He Didn’t Really Say That: The Implications of AI ‘Fake News’
When Jordan Peele teamed up with Buzzfeed to produce an AI video of Barack Obama saying some very unlikely things, many people called it “the future of fake news.” All it took was Adobe After Effects and the AI face-swapping tool FakeApp to make it happen, and while there are a few tells that it’s not the real deal – like jerky, repetitive hand movements – it’s pretty believable. The tech actually began on Reddit as a tool for making fake celebrity porn, which seems violating enough in its own right, and it raises a lot of questions about how we can verify whether something actually happened. There’s also a new Adobe program described as “Photoshop for audio” that lets you edit dialogue, and a service that requires just a few minutes of audio to let you fake someone else’s voice. If this technology has already gotten this far, where will it be five years from now?
Where Will DNA Databases Take Us?
Catching an infamous rapist and serial killer using DNA seems like a good thing, right? After all, the East Bay Rapist – better known as the Golden State Killer, a name given to him by the late sleuth and crime writer Michelle McNamara – terrorized California during the 1970s and 1980s, destroying countless lives with the extended impact of his crimes. Police were finally able to identify Joseph James DeAngelo, 72, after feeding crime scene DNA into online genealogy websites and looking for matches in family trees. He’s since been charged with 12 murders, and it’s believed he committed at least 50 rapes and multiple home invasions. But the case sets a disturbing precedent for official use of our most personal and private data.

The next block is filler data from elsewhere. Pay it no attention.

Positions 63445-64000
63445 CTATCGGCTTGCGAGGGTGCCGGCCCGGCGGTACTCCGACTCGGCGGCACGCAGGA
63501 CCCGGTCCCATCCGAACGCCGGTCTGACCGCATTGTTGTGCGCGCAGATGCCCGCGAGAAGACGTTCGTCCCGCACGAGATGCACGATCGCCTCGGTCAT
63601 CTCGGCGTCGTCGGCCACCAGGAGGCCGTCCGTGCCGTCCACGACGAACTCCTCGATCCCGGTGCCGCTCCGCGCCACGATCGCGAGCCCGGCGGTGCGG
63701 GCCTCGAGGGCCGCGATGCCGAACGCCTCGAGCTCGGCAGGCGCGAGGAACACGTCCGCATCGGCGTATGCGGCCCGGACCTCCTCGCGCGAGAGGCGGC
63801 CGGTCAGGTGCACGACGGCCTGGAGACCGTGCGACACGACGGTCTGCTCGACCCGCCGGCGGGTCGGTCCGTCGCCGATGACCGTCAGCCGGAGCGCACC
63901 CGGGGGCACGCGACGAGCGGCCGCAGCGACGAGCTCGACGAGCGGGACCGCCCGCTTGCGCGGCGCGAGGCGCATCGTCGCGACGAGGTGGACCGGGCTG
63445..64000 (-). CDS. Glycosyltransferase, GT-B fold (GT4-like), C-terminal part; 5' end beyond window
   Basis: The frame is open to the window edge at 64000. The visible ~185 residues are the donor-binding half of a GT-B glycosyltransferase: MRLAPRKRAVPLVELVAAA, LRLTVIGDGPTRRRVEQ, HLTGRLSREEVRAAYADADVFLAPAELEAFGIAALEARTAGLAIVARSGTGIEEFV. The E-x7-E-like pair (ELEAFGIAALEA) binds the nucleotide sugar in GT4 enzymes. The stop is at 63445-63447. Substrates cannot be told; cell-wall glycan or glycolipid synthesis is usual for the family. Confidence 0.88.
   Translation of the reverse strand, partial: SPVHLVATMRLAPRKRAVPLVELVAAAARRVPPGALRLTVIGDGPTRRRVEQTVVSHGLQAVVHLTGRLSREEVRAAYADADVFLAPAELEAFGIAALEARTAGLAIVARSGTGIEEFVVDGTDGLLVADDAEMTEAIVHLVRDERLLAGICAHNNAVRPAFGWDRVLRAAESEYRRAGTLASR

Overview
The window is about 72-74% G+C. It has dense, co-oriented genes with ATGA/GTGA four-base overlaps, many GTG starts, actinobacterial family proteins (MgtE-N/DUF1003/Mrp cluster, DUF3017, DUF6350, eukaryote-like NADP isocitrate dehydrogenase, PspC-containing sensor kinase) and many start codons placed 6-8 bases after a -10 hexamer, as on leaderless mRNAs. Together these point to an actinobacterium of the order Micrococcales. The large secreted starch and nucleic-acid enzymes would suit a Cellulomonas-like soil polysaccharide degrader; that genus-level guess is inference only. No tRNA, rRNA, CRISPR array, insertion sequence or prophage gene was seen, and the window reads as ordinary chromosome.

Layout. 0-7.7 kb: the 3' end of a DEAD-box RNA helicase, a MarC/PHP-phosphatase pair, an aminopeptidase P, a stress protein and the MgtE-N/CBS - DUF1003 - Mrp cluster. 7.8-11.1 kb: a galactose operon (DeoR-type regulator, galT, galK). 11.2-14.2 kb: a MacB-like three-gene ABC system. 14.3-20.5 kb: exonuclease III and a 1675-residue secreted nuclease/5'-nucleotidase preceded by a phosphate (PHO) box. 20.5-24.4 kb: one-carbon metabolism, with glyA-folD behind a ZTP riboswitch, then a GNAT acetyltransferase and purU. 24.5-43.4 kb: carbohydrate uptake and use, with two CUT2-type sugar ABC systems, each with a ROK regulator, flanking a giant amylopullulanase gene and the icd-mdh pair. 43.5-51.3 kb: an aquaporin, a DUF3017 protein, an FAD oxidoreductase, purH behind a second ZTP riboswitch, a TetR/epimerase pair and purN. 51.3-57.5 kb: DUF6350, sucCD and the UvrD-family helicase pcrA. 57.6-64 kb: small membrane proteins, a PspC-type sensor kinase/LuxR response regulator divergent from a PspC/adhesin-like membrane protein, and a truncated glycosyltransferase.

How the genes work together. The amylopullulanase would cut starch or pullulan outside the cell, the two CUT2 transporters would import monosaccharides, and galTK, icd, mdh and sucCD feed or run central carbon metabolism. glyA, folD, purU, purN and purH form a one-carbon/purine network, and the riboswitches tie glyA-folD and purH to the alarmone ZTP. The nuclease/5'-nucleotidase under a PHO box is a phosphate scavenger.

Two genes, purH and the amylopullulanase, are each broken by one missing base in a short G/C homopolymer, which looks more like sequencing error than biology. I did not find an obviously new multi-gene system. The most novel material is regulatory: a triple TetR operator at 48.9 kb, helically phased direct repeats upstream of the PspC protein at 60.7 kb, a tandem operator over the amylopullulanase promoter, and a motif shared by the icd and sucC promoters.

Millions of people have willingly forked over saliva samples to a variety of private companies in order to get (often inaccurate) information about the origins of their ancestors, or find biological family they’ve never met. The companies, including Ancestry.com and 23andMe, have generally promised they won’t allow authorities to search their DNA databases. But the site used to catch DeAngelo, GEDmatch, allows public searches of its user-submitted data. The problem comes in when a close relative decides to upload their own DNA, infringing upon your privacy in the process. Plus, given the fact that law enforcement sometimes goes around the law (or wades into legal gray areas) to access other forms of private data, like what’s stored in your iPhone, it wouldn’t be too shocking if they did so with DNA, too. Considering how recent battles like Net Neutrality have turned out, we can’t rule out the possibility of the government simply deciding DNA match companies must allow authorities to search their databases.
Using Brain-Scanning Helmets to Monitor Employees
Oh hi! Put on this hat, worker. It will read your brainwaves so we, your benevolent employers, can tell when you’re feeling stressed and decide when you need a break. It’s for your own good, we promise. It will help us redesign our workflows and make you happier and more comfortable. We definitely won’t be collecting that data, storing it and using it for nefarious purposes. We would never!
In many places around the world, this is already real, but China has gone the furthest with implementing it on a broad scale. A company called Hangzhou Zhongheng Electric is one of the biggest users of uniform caps that monitor brainwaves for exactly the reasons stated above, analyzing what you’re feeling at any given time. AI algorithms detect when the employees feel depressed, anxious or enraged. The tech is concealed within regular safety helmets or hats, lightweight and wireless, so employees can almost forget they’re wearing them.
While workers initially reacted with fear and suspicion, they got used to it pretty quickly. It’s been in place since 2014, and has supposedly boosted company profits by $315 million since then. So far, the data gleaned by the tech is a little hazy. It hasn’t quite reached the level of mind reading or anything approaching it. But give it another few years.